and Sarah at

Pip- squeaking @Pip_Squeaking of in her second year now. <

From Bristol it’s the Cheeky Girls of Green:
Author and TV presenter @nataliefee. Read about here in thePlastic Free U.K. Directory:
And Michelle film maker, writer of the great blog Plastic A Lot Less and tweeter @beingpall.
They are the brains behind numerous campaigns, the latest being

Get on the list

If you are tweeting or writing this year go to that post and add your details in the comment box.

You can find a list of bloggers who have contributed in the past, here.

Keeping in Touch
Facebook groupf eatured

Join in at the Plastic Is Rubbish Support Group where people share plastic free tips.
And Twitter @plasticSrubbish

I encourage UK participants to use the hashtag #pfjuk for British related posts. Mainly because it gets very dispiriting to hear of a fantastic bulk food store only to find it is based in Sydney.


Water Tap

Tap water in many countries the water is actually safe to drink. In others sadly it is not. You can find out here…
Can I Drink The Water?
Visit this super cool website to find out if you drink the water. Just pick the country you want and read the result.

Safe Tap Water

Yes? Hooray – all you need to take is your refillable bottle. Fill it with tap water and no need to ever buy bottled.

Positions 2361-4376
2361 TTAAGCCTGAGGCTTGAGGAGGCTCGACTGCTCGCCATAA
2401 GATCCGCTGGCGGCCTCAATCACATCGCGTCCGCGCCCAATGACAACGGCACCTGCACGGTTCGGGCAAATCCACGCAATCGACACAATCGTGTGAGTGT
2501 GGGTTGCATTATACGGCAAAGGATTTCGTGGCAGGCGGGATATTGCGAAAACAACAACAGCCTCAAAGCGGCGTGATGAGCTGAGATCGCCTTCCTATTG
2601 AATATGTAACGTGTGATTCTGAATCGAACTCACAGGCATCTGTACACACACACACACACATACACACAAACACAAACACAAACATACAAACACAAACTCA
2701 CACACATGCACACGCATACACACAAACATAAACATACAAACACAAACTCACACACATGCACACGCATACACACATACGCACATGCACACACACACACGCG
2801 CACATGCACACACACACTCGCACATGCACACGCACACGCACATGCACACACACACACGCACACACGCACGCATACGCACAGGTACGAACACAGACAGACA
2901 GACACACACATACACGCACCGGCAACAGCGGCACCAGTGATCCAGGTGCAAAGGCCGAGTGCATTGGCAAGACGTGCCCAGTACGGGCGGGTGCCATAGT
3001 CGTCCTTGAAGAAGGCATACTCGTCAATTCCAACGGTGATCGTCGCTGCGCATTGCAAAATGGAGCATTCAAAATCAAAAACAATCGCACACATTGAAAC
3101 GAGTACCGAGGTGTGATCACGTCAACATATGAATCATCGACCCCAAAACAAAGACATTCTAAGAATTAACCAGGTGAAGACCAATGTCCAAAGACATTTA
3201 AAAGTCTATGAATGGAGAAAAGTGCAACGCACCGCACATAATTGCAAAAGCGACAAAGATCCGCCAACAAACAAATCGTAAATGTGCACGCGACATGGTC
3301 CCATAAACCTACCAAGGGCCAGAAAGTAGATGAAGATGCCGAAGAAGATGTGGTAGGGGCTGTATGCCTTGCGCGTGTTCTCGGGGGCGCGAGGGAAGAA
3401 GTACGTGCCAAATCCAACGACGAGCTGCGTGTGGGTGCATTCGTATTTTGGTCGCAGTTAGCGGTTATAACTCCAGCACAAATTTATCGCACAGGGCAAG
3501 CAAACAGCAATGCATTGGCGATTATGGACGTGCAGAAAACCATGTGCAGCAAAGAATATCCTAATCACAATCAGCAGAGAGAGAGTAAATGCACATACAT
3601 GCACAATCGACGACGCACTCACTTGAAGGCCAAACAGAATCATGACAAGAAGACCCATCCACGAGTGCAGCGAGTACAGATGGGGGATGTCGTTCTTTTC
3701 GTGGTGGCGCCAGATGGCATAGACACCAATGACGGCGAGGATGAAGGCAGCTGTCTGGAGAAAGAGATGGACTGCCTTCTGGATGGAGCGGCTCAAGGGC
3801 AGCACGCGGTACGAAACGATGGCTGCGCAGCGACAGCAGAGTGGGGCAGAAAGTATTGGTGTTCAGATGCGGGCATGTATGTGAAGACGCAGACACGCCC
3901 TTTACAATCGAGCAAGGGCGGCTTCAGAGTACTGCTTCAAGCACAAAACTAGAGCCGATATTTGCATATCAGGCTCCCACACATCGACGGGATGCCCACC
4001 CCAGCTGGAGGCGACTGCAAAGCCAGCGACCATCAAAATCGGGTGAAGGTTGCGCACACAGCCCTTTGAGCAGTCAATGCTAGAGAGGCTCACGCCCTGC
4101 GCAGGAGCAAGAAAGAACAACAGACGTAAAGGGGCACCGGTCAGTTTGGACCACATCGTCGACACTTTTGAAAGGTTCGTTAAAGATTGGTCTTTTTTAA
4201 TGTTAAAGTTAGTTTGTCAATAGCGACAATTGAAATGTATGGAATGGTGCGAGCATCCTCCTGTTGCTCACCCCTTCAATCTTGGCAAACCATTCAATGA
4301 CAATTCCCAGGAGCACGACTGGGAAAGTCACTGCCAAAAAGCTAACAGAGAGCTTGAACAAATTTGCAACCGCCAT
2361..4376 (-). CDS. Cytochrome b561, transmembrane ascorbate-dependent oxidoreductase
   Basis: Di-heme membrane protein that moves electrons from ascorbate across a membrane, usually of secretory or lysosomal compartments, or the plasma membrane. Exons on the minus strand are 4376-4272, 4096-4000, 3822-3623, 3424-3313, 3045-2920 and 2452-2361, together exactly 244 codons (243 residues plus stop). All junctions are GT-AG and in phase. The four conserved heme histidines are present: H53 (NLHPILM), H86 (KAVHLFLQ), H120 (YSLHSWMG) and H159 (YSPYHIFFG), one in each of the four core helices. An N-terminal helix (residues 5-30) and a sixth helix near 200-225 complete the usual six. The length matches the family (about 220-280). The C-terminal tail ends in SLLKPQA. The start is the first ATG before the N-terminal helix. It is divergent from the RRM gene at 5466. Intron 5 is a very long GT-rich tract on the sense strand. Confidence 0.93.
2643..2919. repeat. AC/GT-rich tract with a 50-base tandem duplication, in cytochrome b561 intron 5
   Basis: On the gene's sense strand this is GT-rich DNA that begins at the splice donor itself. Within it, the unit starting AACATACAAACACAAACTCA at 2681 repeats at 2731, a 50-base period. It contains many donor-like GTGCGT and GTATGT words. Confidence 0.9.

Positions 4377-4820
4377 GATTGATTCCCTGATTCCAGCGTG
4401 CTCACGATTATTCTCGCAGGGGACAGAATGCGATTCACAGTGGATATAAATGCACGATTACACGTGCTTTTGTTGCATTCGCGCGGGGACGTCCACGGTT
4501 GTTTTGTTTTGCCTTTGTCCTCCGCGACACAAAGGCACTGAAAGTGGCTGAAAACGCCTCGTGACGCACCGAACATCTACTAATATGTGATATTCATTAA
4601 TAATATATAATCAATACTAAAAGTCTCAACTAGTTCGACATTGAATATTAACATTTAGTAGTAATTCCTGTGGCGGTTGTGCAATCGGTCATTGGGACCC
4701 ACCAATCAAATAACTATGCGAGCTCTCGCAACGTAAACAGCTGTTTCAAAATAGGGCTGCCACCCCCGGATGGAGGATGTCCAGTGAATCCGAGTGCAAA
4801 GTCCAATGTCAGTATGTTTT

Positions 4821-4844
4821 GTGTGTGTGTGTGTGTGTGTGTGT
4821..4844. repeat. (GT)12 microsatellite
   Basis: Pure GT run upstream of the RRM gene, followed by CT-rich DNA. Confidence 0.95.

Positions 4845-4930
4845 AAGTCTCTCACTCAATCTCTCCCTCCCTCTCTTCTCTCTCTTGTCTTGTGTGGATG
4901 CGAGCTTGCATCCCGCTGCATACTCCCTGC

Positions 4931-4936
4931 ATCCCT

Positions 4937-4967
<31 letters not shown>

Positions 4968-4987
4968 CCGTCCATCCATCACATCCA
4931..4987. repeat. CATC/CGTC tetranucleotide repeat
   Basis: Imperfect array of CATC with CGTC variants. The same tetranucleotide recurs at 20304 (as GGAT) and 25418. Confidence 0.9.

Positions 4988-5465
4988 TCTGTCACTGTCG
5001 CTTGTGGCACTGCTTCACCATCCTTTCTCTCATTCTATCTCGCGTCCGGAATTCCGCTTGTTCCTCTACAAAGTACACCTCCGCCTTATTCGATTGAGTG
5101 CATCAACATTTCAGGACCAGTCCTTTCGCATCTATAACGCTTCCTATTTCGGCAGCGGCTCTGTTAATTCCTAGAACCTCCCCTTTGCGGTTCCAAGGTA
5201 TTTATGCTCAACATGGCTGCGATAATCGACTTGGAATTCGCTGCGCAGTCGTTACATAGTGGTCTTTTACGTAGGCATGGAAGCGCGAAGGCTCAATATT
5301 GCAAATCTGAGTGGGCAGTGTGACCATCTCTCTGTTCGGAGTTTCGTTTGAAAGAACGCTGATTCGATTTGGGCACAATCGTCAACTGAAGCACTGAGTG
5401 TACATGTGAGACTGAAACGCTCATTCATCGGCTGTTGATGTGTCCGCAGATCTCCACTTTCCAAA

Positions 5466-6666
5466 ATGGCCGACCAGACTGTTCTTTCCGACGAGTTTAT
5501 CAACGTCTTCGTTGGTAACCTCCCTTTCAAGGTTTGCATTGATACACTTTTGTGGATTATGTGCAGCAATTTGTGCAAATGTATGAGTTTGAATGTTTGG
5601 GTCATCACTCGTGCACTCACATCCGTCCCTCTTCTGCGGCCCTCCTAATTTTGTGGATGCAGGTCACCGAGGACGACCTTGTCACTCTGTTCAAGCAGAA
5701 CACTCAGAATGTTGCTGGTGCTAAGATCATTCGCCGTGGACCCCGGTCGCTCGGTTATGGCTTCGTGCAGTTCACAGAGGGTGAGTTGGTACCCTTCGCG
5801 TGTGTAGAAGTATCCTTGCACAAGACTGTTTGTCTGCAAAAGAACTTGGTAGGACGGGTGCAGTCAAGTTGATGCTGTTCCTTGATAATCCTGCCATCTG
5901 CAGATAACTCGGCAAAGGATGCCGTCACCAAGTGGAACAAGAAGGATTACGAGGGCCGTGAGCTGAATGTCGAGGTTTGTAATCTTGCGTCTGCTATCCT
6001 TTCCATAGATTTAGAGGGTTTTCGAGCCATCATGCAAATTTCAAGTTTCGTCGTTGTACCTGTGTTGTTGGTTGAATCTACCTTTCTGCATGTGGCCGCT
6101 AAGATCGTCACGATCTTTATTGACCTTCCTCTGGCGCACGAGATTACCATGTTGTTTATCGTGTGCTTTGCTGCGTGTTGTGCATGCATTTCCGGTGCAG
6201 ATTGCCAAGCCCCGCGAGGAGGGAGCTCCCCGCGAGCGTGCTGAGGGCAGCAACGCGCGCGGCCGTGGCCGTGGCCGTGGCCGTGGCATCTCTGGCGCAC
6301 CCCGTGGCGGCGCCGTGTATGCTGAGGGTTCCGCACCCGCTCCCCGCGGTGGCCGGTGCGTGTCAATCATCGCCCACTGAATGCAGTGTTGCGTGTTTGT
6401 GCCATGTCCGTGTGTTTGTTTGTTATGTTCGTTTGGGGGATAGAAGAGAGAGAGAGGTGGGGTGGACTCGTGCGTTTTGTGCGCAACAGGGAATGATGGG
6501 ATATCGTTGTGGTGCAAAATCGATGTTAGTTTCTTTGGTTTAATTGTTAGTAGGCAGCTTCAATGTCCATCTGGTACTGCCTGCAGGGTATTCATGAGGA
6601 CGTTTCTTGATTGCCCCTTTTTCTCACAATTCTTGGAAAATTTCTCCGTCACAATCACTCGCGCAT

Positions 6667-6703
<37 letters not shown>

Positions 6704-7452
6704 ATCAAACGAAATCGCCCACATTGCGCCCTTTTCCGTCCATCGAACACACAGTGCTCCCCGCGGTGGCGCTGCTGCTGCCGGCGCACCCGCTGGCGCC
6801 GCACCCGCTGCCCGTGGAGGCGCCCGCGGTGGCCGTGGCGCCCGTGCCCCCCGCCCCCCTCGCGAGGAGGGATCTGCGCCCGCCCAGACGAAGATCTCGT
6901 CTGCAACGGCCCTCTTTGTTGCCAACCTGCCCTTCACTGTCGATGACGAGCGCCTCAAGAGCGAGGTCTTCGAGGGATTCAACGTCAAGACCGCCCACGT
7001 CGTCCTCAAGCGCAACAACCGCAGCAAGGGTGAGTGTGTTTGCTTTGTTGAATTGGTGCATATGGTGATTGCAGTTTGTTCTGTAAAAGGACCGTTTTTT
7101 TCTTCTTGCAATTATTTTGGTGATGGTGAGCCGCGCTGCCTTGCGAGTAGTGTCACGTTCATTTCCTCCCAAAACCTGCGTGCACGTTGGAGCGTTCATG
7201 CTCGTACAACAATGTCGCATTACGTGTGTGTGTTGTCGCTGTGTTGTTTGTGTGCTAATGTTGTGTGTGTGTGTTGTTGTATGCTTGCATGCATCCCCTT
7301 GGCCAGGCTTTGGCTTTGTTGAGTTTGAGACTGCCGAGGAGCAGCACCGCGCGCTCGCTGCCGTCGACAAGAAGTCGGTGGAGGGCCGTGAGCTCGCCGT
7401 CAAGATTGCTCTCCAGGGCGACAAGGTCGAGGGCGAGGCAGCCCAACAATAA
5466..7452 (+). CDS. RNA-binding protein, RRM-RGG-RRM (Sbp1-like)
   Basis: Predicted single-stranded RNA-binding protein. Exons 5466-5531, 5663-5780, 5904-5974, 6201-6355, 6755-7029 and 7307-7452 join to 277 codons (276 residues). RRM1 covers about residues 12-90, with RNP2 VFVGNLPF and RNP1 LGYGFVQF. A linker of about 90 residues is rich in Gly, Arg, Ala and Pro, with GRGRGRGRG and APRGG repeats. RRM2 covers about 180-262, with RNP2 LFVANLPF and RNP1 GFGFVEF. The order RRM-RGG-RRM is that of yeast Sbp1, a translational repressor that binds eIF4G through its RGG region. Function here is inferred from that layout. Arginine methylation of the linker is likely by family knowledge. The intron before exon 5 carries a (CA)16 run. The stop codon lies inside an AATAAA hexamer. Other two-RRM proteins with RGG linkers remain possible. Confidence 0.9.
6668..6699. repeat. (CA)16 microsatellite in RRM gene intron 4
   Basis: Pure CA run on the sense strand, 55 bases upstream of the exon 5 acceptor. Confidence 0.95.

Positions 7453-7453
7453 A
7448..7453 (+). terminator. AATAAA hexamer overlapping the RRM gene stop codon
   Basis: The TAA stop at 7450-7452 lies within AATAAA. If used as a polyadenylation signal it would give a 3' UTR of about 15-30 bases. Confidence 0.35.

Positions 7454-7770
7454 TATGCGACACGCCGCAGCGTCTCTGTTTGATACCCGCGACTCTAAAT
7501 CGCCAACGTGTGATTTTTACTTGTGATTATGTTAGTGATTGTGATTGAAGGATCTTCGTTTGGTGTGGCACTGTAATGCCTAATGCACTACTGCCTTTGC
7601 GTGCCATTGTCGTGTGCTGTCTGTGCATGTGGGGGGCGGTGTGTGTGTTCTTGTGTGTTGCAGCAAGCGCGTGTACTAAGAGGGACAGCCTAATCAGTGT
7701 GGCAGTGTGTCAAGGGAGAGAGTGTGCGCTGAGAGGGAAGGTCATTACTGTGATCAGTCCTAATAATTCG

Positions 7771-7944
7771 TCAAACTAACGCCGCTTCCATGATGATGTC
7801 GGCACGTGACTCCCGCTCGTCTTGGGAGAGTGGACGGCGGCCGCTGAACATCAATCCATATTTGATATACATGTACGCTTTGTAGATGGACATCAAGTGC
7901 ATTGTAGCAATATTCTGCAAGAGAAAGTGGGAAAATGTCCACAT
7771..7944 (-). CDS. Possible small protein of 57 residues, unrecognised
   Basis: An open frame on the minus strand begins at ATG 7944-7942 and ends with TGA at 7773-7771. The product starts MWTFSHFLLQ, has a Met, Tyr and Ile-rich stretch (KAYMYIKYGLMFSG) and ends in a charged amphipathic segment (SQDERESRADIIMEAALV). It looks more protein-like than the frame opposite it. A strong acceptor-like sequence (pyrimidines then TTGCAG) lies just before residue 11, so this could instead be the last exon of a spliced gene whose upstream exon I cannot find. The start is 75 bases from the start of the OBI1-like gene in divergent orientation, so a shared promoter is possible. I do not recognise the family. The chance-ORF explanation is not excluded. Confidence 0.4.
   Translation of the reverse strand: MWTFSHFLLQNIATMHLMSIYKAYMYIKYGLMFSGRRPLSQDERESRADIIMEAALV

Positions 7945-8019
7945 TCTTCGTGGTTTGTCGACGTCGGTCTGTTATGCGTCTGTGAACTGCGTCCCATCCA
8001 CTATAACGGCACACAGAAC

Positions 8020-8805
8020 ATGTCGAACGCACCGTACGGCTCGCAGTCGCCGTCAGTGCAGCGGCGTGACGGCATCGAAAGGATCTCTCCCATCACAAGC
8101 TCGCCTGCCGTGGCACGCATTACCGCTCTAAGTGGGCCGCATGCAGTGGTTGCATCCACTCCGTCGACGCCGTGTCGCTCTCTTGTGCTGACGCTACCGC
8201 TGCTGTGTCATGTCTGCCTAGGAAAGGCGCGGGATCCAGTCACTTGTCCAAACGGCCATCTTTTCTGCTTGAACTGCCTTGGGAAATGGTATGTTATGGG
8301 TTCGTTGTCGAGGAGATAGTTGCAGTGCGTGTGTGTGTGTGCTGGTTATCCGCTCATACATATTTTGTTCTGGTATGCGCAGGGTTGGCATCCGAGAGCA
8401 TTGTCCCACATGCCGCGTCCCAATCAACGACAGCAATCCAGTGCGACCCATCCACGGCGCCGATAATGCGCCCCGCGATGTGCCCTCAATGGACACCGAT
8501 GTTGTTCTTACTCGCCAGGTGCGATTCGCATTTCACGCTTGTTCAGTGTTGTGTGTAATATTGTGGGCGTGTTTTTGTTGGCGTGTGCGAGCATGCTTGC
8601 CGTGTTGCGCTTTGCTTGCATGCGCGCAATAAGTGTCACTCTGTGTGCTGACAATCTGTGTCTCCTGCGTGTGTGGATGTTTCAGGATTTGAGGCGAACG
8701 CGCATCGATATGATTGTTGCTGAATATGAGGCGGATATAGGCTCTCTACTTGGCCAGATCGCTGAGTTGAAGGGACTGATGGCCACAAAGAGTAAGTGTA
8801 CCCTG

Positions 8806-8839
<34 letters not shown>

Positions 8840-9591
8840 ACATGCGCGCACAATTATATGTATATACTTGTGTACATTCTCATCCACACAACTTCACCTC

Read up about U.K. Tap water here 

But Surely Bottled Is Still Better?


Some articles on the subject
And here 
And this about PET plastic bottles 
So much so that water bottle bans are becoming more common 

Not Safe Water?

Sterilise Your Own Water
When the tap water is not safe we still don’t buy bottled water. Instead we sterilize tap water using a Steripen. Been doing this for years all over the world.

Refill Schemes

Refill Schemes in the U.K. The U.K.  is one country lucky enough to have safe drinking water BUT sometimes when you are out and about it can be hard to access tap. These worthy schemes  aim make safe, free, tap water available.

Refill Abroad

Many countries offer a refill service where you can buy filtered purified water
Find A Refill Service
S.E.Asia Thailand & Malaysia

Carbonated Water

But I like fizzy water. Make your own from tap 

Water Bottles

Check out which refillable water bottle here


In the office– try these water filters 

Got no taps?– If you must drink bottled water this might interest you; water packaged in PLA compostable plastic bottles

Better still – make your own water from air. Have a look at this interesting machine. “Our smallest machine, the Water from Air™ AW3 makes up to 32 litres of great tasting, purified water straight from the air. Our largest, scalable machines (WFA100+) make up to 1500 litres per day, per unit – for example, if the need is 6000 litres per day, the configuration will require 4 stackable units.” Visit the web site. 



Microbeads…. the newest way to exfoliate. These tiny particles, or microbeads, scrub away at the skin supposedly leaving it wonderfully cleansed.  These beads may well deep clean your skin but guess what? Unless otherwise stated, they are almost certainly made from plastic.